1. The Battle of Bosworth.

    Even though this is true Vergil's history often presents pure facts making it good reliable history. So the armies would have been placed as below, the Stanley's are clearly well away from the battle just far enough to see the battle from a safe distance.

  2. Who was the greater threat to Henry VII's throne, Lambert Simnel or Perkin Warbeck?

    With the threat of the crowning Henry will have feared that if he lost control of his nobility, the War of the Roses would restart which is a key element of the country that Henry had worked hard to unite.

  1. Was Lambert Simnel a greater threat to the security of Henry VII than Perkin ...

    backing Warbeck to invade England, but also with Warbeck marrying noble Lady Catherine Gordon. However, Warbeck didn't gain the support from Ireland as they were too loyal too Henry and also no Englishmen had joined Warbeck, but support that has not yet been mentioned, which could threaten Henry was the

  2. Assess the nature and threat posed by Puritanism

    Four years after, in 1576, Peter Wentworth was sent to the tower for similar offenses. Therefore, Puritanism was seen by Elizabeth to be threatening to her established Church for ideological reasons alone, because in practice, the Queen could, and did, employ formidable powers to suppress it successfully.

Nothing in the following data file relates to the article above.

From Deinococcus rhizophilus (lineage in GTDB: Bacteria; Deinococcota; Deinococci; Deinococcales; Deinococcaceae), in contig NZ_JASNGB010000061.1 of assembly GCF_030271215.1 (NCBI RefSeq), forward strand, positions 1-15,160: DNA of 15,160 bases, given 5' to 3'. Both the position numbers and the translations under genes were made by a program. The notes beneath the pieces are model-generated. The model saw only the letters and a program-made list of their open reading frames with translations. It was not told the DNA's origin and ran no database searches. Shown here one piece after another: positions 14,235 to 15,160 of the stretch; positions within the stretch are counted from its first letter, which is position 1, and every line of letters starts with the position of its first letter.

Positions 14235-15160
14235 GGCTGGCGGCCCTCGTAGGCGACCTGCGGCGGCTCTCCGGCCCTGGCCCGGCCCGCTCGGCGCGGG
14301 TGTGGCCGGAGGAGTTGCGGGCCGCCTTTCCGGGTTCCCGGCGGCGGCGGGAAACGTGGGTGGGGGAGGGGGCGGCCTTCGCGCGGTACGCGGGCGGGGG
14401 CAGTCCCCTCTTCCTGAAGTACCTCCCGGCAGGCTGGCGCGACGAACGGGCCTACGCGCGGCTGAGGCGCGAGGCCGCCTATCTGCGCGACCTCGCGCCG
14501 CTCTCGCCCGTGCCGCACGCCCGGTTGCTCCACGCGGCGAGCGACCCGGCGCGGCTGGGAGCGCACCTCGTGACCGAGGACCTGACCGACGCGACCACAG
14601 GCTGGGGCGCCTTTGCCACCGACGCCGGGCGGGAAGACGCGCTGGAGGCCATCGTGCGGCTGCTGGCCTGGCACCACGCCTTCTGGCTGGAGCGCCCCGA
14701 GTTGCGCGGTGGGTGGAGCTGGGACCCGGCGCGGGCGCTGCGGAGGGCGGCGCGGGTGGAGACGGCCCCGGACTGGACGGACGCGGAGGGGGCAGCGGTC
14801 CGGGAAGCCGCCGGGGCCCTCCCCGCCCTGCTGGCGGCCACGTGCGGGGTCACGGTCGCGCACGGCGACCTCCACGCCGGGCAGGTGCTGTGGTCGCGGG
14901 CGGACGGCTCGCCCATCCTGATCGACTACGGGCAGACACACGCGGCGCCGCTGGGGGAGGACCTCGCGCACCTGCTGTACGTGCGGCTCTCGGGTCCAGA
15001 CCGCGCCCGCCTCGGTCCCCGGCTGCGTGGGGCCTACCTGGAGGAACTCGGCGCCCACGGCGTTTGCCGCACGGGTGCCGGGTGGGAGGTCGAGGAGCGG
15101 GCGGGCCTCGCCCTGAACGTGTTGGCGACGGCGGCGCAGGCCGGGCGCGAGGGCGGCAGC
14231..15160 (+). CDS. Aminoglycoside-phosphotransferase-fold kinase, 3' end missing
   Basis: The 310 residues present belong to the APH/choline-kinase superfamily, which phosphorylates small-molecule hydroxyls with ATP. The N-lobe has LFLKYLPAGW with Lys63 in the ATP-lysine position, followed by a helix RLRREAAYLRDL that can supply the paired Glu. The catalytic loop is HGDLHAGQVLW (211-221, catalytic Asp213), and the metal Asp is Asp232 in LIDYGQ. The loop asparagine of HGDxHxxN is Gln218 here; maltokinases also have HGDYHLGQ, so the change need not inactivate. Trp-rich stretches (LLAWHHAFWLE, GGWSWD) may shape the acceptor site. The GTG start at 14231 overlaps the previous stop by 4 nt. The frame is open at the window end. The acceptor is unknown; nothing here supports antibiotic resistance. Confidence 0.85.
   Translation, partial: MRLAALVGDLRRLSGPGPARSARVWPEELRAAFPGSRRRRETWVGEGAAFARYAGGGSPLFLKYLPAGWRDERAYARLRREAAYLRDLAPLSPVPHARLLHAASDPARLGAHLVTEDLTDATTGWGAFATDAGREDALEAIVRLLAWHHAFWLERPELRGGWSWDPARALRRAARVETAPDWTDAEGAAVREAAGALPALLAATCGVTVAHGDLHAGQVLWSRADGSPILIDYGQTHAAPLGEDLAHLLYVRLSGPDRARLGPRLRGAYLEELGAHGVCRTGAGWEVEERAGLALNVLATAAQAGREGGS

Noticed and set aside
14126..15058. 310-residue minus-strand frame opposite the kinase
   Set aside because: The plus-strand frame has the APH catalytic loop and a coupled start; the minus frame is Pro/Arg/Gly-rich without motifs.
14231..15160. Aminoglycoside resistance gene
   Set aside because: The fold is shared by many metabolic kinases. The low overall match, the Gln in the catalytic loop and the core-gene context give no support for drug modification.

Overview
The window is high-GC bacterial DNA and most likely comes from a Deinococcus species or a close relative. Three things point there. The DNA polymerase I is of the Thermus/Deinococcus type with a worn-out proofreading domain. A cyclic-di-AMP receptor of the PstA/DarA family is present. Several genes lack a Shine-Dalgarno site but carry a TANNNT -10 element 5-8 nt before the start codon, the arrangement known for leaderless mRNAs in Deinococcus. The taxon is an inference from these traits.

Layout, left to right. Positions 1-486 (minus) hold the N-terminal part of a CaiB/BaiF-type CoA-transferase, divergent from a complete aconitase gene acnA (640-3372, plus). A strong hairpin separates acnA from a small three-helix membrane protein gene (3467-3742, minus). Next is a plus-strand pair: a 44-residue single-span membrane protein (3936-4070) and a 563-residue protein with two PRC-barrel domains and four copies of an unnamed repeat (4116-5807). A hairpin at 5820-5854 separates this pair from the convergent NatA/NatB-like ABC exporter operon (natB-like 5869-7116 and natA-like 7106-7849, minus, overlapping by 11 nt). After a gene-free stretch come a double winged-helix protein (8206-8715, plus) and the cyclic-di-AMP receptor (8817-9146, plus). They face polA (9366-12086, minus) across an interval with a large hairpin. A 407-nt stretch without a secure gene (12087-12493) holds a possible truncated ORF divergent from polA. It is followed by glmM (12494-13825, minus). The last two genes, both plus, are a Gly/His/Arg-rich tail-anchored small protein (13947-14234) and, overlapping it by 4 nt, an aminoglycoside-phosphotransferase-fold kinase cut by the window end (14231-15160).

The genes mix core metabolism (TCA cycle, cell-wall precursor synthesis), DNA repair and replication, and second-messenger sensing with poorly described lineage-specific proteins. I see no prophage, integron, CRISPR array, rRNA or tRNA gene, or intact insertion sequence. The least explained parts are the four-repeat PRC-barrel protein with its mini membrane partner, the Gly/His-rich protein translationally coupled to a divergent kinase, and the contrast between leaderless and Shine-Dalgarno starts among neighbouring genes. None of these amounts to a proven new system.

1. This essay examines the actions of Charles VII in relation to events pertaining to ...

    cities which had recently capitulated to Charles; one such town was Compiegne. Despite the strategic importance of the city, Charles was prepared to relinquish it, if by doing so, he could make peace with the Duke; this news was received with much disappointment and frustration by the inhabitants of the

  2. Wives & War: To what extent did these two aspects undermine Henry VIIIs rule ...

    results whether Katherine?s dangerous behaviour in her religious beliefs put Henry in an unstable position. Chapter 3- A bloody matter: Henry?s Wars King Henry VIII?s reign was undoubtedly surrounded by military conflict within and outside of his realm, which he ultimately favoured as king.

  • Over 160,000 pieces
    of student written work
  • Annotated by
    experienced teachers
  • Ideas and feedback to
    improve your own work